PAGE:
Iron nanoparticles could lead to more effectives carbon tetrachloride cleanup
Researchers at Pacific Northwest National Laboratory,
the University of Minnesota and Oregon Health and
Science University discovered that not all iron nanoparticles
are created equal. Some, in fact, may be especially
useful for cleaning up groundwater contaminated with
carbon tetrachloride. In the past, carbon tetrachloride was used for various
purposes by industry and government. Today, it is found
in the soil and groundwater at sites around the country.
Exposure to high levels of this chemical can damage the liver,
kidneys and nervous system.
“Nanoparticles could find use in remediating deep
inaccessible groundwater plumes, where other remediation
technologies cannot be used cost-effectively,” said James
Amonette, PNNL senior research scientist.
When carbon tetrachloride reacts with iron particles, the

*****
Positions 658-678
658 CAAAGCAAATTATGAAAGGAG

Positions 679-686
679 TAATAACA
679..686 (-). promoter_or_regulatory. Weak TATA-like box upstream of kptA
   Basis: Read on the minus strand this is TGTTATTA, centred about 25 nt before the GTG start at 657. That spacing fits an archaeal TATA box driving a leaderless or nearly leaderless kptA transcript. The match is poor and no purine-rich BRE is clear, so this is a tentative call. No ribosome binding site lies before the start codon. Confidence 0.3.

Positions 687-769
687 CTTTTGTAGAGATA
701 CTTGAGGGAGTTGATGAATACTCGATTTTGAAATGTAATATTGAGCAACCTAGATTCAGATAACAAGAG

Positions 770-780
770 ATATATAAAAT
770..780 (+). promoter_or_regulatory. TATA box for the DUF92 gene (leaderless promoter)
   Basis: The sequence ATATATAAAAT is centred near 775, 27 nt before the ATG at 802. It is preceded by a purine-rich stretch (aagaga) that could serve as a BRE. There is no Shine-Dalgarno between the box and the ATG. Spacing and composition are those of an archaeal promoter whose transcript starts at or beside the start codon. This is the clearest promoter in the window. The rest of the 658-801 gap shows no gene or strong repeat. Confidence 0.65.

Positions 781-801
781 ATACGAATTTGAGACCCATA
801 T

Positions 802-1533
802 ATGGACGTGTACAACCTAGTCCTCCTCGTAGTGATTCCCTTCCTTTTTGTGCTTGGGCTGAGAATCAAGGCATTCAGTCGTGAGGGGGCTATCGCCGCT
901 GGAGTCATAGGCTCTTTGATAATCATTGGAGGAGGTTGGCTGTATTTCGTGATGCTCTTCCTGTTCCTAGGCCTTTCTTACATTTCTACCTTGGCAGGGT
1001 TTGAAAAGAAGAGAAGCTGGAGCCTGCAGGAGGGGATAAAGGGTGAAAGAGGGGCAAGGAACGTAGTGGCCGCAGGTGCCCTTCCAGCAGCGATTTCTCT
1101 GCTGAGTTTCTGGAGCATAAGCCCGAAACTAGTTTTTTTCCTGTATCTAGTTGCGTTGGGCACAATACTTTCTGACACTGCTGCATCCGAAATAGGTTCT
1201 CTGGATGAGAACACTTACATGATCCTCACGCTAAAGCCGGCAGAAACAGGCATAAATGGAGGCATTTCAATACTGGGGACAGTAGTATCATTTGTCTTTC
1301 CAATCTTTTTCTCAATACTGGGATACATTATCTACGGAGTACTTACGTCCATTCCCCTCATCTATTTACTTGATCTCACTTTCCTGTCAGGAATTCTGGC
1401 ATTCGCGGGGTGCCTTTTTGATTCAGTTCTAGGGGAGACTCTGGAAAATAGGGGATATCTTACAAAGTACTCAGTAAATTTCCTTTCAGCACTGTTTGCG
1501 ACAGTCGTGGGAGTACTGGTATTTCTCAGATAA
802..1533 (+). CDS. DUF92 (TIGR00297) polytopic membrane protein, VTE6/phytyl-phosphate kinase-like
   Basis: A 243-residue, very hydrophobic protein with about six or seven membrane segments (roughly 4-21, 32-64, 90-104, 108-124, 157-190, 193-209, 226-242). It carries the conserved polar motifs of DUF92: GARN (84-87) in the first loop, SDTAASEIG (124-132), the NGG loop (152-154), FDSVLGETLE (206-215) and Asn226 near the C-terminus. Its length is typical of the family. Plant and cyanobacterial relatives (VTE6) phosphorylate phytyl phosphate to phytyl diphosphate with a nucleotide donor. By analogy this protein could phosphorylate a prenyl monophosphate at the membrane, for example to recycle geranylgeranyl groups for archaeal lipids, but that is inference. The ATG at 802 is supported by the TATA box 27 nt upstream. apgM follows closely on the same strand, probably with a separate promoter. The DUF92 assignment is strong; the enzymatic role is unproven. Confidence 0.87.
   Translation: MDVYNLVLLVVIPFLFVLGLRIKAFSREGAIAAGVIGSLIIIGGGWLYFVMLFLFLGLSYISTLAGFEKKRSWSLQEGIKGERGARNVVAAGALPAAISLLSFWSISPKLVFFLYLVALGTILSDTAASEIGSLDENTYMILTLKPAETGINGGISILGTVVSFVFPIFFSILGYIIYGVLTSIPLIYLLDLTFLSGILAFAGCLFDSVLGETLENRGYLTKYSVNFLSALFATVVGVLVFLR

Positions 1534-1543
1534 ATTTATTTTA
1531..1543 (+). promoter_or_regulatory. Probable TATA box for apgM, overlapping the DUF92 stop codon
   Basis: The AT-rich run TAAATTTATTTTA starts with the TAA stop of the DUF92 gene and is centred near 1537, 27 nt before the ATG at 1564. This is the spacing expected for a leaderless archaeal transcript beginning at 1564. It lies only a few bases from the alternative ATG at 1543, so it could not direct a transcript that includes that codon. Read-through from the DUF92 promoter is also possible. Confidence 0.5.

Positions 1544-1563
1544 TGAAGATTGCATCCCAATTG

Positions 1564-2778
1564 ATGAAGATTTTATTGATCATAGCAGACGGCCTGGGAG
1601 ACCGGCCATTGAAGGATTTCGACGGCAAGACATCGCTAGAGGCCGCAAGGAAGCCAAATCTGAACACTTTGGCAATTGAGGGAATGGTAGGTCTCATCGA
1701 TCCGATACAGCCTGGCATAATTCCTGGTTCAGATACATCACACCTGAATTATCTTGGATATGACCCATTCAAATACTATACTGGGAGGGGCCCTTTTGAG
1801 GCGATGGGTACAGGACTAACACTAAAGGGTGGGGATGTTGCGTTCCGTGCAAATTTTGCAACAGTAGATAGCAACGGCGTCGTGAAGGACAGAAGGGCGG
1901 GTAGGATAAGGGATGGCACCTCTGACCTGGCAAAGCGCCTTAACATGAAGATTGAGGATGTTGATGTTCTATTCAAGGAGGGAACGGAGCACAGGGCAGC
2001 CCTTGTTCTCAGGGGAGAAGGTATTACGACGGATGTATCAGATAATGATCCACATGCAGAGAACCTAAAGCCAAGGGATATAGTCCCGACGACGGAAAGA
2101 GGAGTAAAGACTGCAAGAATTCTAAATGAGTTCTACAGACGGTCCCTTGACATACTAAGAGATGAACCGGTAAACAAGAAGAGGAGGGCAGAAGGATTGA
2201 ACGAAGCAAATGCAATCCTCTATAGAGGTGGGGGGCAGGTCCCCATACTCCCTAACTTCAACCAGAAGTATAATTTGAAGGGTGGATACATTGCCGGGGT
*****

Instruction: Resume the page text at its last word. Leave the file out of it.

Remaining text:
carbon tetrachloride breaks apart. Some of the products that
can be produced are harmful, such as chloroform. Others are
completely benign, such as water. The researchers’ challenge was to figure out how to tip the balance of this reaction to the
safest possible products.
The research team characterized iron nanoparticles from a
wide variety of sources. They discovered that one type of iron
nanoparticle in particular produced much less chloroform
than the other particles.
Then, the team determined the specific properties
of this type of nanoparticle to understand why carbon
tetrachloride followed the more benign reaction path. The
team characterized the particles using x-ray diffraction and
x-ray photoelectron spectroscopy in DOE’s Environmental
Molecular Sciences Laboratory. At OHSU, the researchers
performed electrochemical studies using an electrode designed
especially for nanoparticles.
Based on the results of this fundamental research, the
team believes they have identified the key contributors to
chloroform formation. This new information could be used
to help select and design iron nanoparticles for future carbon
tetrachloride remediation efforts.